I’m not sure that the Syrian War was ever a civil war. The inflammatory incident in Dara’a very early in 2011 was documented by false flag videos on Al Jazeera and was augmented by a huge weapons stash in the central Mosque, brought in through Jordan from Libya by foreign fighters. The FSA were payed and trained by the Turkish and Qatari governments. Syria is a multi-ethnic, religiously diverse country. The Grand Mufti’s youngest son, a college student in Aleppo, was assassinated by a couple of Saudi hit men in mid 2011. But, Ahmad Badreddin Hassoun, the most revered Sunni scholar in Syria did not quit. He joined forces with the Orthodox Bishops to promote peace. Both claim all Syrians as their children.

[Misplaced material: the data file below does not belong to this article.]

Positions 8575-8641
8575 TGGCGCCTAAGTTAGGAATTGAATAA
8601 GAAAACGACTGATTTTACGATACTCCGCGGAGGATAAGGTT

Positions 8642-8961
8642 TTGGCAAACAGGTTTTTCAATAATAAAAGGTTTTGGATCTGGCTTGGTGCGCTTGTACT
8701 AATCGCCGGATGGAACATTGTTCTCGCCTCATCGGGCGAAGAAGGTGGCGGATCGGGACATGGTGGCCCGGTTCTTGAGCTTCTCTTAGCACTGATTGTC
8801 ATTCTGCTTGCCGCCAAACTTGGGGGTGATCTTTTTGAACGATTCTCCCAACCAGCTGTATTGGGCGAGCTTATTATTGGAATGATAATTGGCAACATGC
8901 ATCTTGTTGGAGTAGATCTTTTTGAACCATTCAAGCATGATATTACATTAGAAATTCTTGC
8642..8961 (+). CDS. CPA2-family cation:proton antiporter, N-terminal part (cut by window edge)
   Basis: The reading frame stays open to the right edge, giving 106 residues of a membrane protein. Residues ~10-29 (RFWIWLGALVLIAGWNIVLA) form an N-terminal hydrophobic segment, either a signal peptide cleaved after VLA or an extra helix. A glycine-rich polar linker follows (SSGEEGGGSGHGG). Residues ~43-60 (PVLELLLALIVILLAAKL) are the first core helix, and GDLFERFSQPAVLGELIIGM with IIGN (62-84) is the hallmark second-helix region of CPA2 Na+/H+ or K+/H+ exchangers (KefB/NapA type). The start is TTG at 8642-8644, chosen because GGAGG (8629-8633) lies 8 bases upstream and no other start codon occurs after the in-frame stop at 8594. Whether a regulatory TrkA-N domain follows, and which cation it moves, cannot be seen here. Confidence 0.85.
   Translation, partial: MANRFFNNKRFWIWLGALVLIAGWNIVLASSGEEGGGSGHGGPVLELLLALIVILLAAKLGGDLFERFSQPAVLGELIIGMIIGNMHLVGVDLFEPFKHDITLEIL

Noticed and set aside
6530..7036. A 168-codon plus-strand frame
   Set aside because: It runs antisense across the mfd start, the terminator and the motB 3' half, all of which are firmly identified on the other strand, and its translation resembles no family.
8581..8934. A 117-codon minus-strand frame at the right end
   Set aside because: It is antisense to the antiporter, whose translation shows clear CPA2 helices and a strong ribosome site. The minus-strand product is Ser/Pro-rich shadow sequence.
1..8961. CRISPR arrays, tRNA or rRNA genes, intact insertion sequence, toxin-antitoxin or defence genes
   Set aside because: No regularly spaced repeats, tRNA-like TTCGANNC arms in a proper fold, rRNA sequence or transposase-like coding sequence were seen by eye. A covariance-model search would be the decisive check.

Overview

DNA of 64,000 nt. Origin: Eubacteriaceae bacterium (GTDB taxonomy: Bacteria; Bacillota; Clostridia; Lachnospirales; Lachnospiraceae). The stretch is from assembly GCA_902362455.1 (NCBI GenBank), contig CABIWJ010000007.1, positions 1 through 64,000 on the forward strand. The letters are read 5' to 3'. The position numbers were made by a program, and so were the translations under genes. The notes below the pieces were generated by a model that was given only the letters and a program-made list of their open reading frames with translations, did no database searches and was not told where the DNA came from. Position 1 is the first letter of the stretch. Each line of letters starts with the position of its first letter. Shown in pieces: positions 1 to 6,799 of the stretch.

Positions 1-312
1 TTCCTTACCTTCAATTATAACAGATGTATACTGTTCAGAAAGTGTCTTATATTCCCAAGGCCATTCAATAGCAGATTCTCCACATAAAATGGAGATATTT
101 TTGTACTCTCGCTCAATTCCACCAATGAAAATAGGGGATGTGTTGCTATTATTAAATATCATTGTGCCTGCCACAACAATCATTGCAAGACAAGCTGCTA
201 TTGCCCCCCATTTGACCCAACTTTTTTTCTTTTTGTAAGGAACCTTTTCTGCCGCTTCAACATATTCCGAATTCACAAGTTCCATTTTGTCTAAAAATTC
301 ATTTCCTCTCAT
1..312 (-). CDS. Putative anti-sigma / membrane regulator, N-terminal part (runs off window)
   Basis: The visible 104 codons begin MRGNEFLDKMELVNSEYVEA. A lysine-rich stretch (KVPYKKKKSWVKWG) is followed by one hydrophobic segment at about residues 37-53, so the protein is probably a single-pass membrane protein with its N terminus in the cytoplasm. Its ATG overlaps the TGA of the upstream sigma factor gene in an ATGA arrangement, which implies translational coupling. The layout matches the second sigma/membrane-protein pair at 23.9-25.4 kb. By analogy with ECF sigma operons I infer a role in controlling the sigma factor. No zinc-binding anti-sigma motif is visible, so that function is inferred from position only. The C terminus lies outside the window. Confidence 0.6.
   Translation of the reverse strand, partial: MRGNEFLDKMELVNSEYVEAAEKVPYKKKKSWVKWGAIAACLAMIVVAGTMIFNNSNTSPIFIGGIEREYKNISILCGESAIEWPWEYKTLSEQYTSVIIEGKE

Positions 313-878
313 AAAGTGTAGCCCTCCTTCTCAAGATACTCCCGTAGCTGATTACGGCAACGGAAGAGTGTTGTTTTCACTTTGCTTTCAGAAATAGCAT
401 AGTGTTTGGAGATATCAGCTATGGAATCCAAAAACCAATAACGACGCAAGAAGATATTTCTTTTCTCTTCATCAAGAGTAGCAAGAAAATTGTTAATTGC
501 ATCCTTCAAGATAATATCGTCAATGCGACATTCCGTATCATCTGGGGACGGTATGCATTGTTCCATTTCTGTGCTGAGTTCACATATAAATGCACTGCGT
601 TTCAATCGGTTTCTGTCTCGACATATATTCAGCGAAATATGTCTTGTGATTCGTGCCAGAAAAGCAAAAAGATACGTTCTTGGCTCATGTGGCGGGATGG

Foreign TV and print news framed the violence as a religious war, a sectarian war. And it’s true that there has been considerable ‘Sunni’ fundamentalist violence directed at others. However, the Grand Mufti’s story tell us it isn’t a ‘religious civil’ war as the highest Sunni stands with the minorities who are the victims. The perception of a civil war confused many people, including Syrians, off the jump. People had to adapt all over Syria to militias taking over their communities and propaganda from English language sources and Saudi Arabian and Qatari news outlets told them over and over that a civil war had begun and they would have to choose a side. Massacres occurred, and local press descriptions of events and government attempts to stabilize the situation were countered by the same international media, claiming that their own government and army were attacking citizens around the country. This propaganda has been a very effective part of the war on Syria.